Estimated reading time 9 minutes, 38 seconds.
After a fire devastated the heart of the First Nations Technical Institute’s (FNTI’s) aviation campus last February, the program has received overwhelming support from industry partners to enable flight training to continue.
The Second World War-era hangar used by FNTI at Mohawk Airfield, Tyendinaga Mohawk Territory, Ontario, was completely destroyed by fire in February 2022. The blaze also claimed the Indigenous aviation program’s entire fleet of 13 aircraft (five of which were new), as well as its approved maintenance organization (AMO) office and equipment. There were no injuries from the incident, but the structural damage was reportedly tens of millions of dollars.
FNTI offers the only post-secondary Indigenous aviation program of its kind in Canada, and in less than 20 minutes, crucial parts of that program were gone. FNTI was forced to put its aviation program on a temporary pause, and began an almost immediate search for recovery options to ensure minimal interruption for the dozens of students who were affected. Making matters more complex was the fact that the school was expecting to welcome more students in May, and another cohort in September.
A plan was quickly put in place to move flight training forward, which was made possible by the support FNTI received from industry.
Students who were nearing graduation were swiftly relocated to Cornwall and Kingston, Ontario, to finish their flight training.
In May, Seneca’s School of Aviation in Peterborough, Ontario, announced it would lease two of its 17 Cessna 172s to FNTI, and that the program was able to lease a third aircraft from a private operator. At that time, the three planes were utilized to train 18 students at FNTI’s campus.
Several Canadian airlines — including WestJet — stepped up to provide support for the students who were unable to return to campus, giving those students the opportunity to carry out their flight training near their home communities during the summer.
Then, in September, helicopter manufacturer Bell Textron Canada announced a C$500,000 contribution to FNTI to “support uninterrupted flight training to ensure student success across FNTI’s three-year advanced diploma program,” the company said in a press release.
“With this financial support, Bell is investing in the economic and social livelihood of Indigenous communities, addressing Canada’s critical pilot shortage and increasing Indigenous representation in the aerospace sector,” the helicopter manufacturer added.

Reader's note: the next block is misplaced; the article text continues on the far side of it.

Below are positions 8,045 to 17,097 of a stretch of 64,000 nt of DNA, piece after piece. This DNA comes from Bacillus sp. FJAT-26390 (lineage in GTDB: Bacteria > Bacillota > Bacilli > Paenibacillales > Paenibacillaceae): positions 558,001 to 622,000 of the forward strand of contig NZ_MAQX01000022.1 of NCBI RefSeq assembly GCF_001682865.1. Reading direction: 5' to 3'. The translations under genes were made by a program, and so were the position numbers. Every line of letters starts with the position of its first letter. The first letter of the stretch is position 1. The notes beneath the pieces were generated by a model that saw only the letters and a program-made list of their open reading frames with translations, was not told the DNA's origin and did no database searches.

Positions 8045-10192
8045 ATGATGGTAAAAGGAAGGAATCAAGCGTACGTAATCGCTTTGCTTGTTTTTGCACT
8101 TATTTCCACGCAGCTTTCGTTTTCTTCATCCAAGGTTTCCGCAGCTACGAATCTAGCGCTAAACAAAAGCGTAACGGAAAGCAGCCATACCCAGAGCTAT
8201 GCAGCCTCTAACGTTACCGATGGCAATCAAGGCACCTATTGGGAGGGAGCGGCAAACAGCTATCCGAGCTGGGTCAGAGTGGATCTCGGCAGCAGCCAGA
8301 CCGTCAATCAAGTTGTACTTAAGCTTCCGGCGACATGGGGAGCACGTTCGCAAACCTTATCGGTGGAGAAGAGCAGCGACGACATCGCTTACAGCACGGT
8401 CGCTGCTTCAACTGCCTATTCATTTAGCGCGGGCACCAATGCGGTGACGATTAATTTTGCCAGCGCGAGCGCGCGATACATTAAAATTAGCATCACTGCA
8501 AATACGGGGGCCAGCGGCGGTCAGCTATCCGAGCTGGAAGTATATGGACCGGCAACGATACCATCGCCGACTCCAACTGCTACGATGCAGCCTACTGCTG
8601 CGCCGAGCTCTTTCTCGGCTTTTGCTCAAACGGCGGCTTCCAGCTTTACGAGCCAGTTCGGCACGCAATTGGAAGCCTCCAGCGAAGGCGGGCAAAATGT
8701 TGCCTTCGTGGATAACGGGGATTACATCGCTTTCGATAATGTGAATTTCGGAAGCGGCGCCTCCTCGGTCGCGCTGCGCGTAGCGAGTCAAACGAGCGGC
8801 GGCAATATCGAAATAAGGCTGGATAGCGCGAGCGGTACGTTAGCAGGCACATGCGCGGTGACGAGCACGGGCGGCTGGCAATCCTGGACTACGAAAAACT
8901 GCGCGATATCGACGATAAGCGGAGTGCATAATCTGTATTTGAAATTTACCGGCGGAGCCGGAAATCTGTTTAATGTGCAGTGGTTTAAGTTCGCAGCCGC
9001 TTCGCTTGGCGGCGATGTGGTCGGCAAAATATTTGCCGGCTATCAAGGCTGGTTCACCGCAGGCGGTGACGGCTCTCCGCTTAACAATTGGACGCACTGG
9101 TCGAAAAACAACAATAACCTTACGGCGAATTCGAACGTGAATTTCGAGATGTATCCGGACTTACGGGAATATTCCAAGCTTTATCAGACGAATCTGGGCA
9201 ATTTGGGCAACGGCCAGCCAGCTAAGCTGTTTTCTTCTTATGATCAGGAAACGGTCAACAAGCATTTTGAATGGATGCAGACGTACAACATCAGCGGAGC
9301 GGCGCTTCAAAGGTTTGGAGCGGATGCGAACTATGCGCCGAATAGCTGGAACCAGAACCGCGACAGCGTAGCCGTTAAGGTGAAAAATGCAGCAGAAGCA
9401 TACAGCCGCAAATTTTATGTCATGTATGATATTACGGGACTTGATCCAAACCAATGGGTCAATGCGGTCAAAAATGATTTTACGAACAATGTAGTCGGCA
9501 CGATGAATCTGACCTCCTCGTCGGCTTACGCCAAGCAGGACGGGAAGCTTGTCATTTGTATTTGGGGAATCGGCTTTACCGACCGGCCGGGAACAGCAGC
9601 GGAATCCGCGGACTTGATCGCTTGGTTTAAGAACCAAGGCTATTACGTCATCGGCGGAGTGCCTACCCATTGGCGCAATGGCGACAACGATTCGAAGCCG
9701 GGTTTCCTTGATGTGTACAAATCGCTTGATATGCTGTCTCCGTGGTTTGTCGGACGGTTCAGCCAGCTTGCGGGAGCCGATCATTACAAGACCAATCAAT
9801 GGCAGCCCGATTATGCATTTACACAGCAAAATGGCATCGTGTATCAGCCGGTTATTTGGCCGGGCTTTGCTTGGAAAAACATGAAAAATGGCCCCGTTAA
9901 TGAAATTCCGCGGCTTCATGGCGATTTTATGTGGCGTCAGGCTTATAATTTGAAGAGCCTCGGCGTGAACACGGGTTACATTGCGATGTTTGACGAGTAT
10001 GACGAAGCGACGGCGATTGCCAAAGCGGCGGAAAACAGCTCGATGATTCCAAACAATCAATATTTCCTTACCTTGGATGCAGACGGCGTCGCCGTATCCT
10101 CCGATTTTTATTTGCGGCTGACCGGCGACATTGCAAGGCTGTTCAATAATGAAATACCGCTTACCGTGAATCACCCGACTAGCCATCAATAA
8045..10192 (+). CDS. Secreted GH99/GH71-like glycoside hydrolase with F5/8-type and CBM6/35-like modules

With three aircraft on lease, and colder weather approaching, the next step was to build a temporary facility to house and protect the planes.
That’s where KF Aerospace stepped in. KF — which specializes in aircraft maintenance, military aircrew training, and passenger and cargo flight operations — announced on Jan. 9, 2023, that it has donated a temporary hangar structure to FNTI.
KF confirmed the temporary hangar project with FNTI last September.
“KF staff and contractors worked closely with FNTI to identify key facility requirements and complete the installation [at Mohawk Aerodome] in time to protect its fleet from harsh winter conditions,” the company said in a press release.
Tracy Medve, KF’s president and CEO, added: “FNTI does incredible work to support Indigenous representation in the aerospace sector while also addressing Canada’s critical pilot shortage. We were honored to share our expertise and deliver a timely solution to keep their students flying.”
Jo-Anne Tabobandung, dean of aviation and chief flight instructor at FNTI, said the temporary hangar will allow the school to increase its training flights during the day.
“We are operating with a limited fleet size — three aircraft compared to 13 — so that in itself has its own challenges,” said Tabobandung. “Now we don’t have to be restricted so much by losing the first lift of the day by having to decontaminate all the aircraft before we start flying them.”
She added that the temporary hangar allows the school to “properly plan moving forward,” as several students have fallen behind on their training due to the fire, as well as the backlog created by the Covid-19 pandemic.
As FNTI looks forward, its president, Suzanne Brant, revealed proposed plans for the future of the school, which would involve the consolidation of FNTI’s two campuses and include a brand-new hangar, rehabilitated runway and taxiway, transformed student accommodations, and an academic and administration building. The campus already has a flight simulator building and an Indigenous Learning Centre, which were mildly impacted by the heat from the fire.
The proposal for the new FNTI could double, or even triple, enrolment for the numerous Indigenous-focused programs offered by the school within a decade, according to a July 2022 report from the Kingstonist.
“The loss of our hangar, AMO, dispatch, and planes in February  was devastating for FNTI and our aviation students,” said Brant. “We are fortunate to have resilient staff who pivoted to provide students with training options, ensuring minimal program interruption. The aviation industry stepped up and offered much-needed contributions toward maintaining uninterrupted pilot training, and providing temporary solutions until our hangar could be rebuilt.”